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What’s the difference between a task and a detached task?

Paul Hudson    @twostraws   

If you create a new task using the regular Task initializer, your work starts running immediately and inherits the priority of the caller, any task local values, and its actor context. On the other hand, detached tasks also start work immediately, but do not inherit the priority or other information from the caller.

I’m going to explain in more detail why these differences matter, but first I want to mention this very important quote from the Swift Evolution proposal for async let: “Task.detached most of the time should not be used at all.” I’m getting that out of the way up front so you don’t spend time learning about detached tasks, only to realize you probably shouldn’t use them!

Still here? Okay, let’s dig in to our three differences: priority, task local values, and actor isolation.

The priority part is straightforward: if you’re inside a user-initiated task and create a new task, it will also have a priority of user-initiated, whereas creating a new detached task would give a nil priority unless you specifically asked for something.

The task local values part is a little more complex, but to be honest probably isn’t going to be of interest to most people. Task local values allow us to share a specific value everywhere inside one specific task – they are like static properties on a type, except rather than everything sharing that property, each task has its own value. Detached tasks do not inherit the task local values of their parent because they do not have a parent.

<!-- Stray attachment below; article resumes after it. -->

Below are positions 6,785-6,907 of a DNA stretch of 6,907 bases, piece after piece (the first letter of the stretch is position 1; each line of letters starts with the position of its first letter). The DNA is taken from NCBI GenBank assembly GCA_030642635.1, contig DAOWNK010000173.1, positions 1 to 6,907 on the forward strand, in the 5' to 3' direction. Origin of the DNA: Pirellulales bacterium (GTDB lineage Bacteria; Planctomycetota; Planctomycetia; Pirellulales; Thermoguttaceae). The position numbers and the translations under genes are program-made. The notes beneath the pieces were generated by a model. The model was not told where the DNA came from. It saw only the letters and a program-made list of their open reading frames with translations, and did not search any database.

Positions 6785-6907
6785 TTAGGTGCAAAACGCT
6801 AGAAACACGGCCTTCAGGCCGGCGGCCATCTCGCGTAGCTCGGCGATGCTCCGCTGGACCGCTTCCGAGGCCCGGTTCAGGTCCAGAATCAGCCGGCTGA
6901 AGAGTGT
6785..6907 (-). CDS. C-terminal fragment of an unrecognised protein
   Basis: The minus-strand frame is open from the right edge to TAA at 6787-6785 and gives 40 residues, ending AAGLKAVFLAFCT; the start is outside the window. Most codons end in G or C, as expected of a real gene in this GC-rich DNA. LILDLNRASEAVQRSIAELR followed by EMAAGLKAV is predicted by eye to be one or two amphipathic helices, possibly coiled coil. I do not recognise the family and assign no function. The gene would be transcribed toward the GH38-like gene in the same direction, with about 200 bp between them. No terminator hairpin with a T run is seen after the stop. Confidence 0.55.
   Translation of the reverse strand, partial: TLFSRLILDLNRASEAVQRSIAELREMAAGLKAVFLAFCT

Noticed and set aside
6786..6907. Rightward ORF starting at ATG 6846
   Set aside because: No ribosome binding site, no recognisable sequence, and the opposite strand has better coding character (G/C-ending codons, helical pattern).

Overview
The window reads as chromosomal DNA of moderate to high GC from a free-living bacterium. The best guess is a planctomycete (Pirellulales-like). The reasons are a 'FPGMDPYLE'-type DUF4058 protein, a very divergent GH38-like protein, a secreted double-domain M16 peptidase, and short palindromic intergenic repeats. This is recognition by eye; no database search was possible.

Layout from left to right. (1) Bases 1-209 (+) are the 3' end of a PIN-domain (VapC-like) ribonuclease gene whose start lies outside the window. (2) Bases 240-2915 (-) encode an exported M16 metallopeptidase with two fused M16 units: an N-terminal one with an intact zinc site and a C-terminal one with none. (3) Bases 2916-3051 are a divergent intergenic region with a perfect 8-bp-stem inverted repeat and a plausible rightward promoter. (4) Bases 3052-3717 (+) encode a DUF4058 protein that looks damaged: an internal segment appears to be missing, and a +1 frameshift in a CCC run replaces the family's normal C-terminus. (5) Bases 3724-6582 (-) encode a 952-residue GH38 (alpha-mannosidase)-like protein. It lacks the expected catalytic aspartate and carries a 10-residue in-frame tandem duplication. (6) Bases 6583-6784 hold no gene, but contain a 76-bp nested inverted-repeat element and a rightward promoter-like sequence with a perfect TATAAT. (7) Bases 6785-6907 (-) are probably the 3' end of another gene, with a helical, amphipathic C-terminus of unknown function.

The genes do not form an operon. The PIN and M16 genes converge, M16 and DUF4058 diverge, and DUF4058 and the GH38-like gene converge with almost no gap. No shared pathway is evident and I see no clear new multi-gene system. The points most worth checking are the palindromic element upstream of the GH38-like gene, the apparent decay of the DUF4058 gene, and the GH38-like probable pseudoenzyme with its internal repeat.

The actor context part is more important and more complex. When you create a regular task from inside an actor it will be isolated to that actor, which means you can use other parts of the actor synchronously:

actor User {
    func login() {
        Task {
            if authenticate(user: "taytay89", password: "n3wy0rk") {
                print("Successfully logged in.")
            } else {
                print("Sorry, something went wrong.")
            }
        }
    }

    func authenticate(user: String, password: String) -> Bool {
        // Complicated logic here
        return true
    }
}

In comparison, a detached task runs concurrently with all other code, including the actor that created it – it effectively has no parent, and therefore has greatly restricted access to the data inside the actor.